A preference for red cliffs over white mountains during winter seems to have me dragging out the final postings of our recent rojo sojourn. Let's go ahead and put that trip to bed so we can get on with life in the Now. Our final stopover was in Moab—always a pleasant, sleepy little town in February, especially Monday through Friday. We snagged a motel room for 34 bucks. A month from now you will be lucky to find one for less than a hundred.
We've been home for, gosh, a couple of weeks? Anyway, the snow in our front yard dropped about a foot while we were away as it was warm and sunny here too, relatively speaking. That said, there's still a foot and a half of crusted white plague piled on the north side. Last year some of it stuck around well into May (sigh).
As I mentioned previously, March is our snowiest month. However, any snow we get from now on—and there will be plenty—will be short lived and gone in a day or two (occasionally three, rarely 5, but once it took a week to ten days). March snows will be heavy and wet, which officially marks the beginning of "Mud Season." Car Washing doesn't start around here till mid to late April because it's like setting a match to hard earned money. If it's not one thing it's another. Living in a place where summers are shorter (and sweeter) than virgin sex is not for everyone; it makes mountain "townies" really appreciate our abbreviated season of green, flowers, bare feet and sun dresses.
Thankfully, we have Moab, a convenient, kinder and gentler place that we can run to—a red rock postcard where spring launches in early in March and the skies are not cloudy all day. Now that Goldie is stored nearby, we'll be heading to Moab soon and often. Moab is the antibiotic of choice for mountain folk with cabin fever. It's not uncommon to see quite a few "neighbors" getting head starts on mountain biking and tans.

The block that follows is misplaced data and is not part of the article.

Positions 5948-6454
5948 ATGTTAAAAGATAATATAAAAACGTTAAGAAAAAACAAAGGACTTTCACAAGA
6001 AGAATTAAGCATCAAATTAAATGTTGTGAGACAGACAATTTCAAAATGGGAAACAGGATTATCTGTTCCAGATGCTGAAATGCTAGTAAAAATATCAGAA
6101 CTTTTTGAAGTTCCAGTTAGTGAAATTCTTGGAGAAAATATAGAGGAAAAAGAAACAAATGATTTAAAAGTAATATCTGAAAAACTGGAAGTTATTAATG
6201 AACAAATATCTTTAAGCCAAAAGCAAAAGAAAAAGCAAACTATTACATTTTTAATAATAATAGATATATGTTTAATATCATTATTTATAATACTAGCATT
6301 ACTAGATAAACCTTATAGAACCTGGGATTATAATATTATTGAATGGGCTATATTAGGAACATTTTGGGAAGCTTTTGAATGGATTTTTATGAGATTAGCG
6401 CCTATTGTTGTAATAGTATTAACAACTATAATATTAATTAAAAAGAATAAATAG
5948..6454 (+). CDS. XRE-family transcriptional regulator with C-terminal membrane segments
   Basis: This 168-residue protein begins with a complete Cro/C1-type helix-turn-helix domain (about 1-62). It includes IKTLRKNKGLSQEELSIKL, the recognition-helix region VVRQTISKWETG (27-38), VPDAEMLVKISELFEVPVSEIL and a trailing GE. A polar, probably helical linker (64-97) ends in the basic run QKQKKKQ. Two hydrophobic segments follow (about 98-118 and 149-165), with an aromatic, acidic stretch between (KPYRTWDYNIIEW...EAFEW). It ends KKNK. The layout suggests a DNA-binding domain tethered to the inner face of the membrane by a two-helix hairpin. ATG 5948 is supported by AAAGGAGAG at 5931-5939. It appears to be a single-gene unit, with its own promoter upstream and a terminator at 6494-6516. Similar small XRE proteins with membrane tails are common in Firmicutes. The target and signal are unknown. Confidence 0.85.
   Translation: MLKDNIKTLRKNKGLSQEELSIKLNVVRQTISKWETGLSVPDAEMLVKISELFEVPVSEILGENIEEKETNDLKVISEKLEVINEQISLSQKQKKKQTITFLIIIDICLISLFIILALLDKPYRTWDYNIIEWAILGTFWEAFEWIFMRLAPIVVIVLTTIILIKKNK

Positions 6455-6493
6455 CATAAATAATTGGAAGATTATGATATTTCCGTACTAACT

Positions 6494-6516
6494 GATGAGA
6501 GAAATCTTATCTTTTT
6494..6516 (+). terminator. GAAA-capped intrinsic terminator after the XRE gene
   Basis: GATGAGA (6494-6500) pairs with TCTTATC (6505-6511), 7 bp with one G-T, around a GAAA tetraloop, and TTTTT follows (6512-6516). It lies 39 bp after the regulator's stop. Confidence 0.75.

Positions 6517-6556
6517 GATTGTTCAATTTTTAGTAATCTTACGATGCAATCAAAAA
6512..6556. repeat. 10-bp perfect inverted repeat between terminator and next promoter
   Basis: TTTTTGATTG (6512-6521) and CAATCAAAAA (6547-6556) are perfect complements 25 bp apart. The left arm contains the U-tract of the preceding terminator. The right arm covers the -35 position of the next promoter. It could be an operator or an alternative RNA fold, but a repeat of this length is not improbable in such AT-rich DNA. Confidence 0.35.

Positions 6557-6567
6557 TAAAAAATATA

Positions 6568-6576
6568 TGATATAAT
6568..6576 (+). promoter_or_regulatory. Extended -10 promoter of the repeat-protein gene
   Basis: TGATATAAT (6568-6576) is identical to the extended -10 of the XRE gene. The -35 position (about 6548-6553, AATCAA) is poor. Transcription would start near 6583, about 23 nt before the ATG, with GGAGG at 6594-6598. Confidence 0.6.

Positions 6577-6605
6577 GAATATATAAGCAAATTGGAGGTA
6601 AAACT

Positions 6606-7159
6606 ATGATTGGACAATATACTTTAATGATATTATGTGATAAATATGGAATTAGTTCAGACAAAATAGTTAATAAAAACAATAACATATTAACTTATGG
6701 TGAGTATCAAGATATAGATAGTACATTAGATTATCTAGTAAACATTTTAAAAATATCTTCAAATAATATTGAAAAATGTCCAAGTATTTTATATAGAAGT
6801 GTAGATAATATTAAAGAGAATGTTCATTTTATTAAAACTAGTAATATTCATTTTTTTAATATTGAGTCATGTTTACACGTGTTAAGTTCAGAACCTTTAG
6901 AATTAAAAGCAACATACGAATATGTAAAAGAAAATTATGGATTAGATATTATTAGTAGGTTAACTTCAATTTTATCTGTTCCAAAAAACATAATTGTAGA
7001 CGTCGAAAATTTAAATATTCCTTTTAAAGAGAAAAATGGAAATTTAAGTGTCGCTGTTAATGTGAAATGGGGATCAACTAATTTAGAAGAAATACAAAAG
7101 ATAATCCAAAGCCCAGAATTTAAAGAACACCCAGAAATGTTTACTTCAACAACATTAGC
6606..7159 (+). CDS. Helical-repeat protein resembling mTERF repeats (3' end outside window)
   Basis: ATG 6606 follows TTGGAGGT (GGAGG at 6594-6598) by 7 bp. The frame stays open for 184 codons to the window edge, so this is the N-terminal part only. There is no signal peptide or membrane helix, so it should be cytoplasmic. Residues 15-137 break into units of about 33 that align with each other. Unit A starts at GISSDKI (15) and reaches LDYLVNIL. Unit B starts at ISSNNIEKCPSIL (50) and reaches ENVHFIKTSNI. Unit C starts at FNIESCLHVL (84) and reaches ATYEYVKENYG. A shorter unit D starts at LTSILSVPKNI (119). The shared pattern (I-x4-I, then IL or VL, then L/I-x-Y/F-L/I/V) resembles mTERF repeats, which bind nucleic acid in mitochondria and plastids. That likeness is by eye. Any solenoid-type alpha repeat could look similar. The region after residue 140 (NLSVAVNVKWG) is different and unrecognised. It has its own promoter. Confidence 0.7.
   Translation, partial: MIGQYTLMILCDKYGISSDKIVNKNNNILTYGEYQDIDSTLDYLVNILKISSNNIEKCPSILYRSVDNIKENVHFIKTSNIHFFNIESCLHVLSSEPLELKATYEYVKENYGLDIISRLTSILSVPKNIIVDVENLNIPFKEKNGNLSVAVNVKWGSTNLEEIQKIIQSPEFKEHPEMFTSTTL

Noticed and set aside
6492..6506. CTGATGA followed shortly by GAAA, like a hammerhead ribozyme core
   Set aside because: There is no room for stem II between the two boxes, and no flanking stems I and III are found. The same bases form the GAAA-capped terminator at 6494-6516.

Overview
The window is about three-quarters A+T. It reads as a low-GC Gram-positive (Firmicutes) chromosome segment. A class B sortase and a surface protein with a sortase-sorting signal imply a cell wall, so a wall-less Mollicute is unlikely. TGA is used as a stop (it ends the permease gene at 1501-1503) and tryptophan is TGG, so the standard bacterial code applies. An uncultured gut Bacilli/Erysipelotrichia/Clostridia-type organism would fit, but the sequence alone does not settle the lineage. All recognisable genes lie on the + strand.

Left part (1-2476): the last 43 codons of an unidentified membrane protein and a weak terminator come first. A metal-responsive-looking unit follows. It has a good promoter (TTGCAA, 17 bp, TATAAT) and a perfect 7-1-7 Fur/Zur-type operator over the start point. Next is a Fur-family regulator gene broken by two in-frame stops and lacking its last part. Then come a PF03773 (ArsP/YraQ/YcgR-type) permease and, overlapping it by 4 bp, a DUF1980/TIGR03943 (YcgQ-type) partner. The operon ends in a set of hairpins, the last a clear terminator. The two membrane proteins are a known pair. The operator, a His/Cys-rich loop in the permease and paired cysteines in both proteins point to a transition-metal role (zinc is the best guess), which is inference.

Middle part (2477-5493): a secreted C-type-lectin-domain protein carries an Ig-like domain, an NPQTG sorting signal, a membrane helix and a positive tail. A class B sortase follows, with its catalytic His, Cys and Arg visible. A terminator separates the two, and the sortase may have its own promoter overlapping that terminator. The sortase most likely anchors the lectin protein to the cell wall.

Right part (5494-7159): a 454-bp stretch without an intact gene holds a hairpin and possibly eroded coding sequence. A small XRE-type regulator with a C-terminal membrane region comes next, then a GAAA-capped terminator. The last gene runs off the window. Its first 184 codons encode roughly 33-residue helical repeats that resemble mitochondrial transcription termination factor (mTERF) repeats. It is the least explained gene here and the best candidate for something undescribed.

As I write this, we are bracing for temperatures that are forecasted to fall to, and hover just above, freezing, and several days in a row of heavy, wet snow. Sometimes March comes in February, and, around here, it can even show up in July.
Now, a BCB extra for budding writers…
Alexandra Styron (daughter of William Styron, author of Sophie's Choice) on "writing," from this month's issue of The Writer.
"Like Colum McCann said…'It's a marathon.' It's a marathon and it requires discipline and pushing through the pain and sitting your ass down. And it never gets any easier. I don't know any writer… who's any good, who doesn't say, 'It doesn't get any easier.' …If I've learned anything, then it's that that is part of the process and that you have to show up again the next day."
On her father, William Styron: "His prose, laid down in No. 2 pencils, came at a trickle. He labored over every word, editing as he went, to produce manuscripts that, when he placed the final period, needed very little in the way of revision."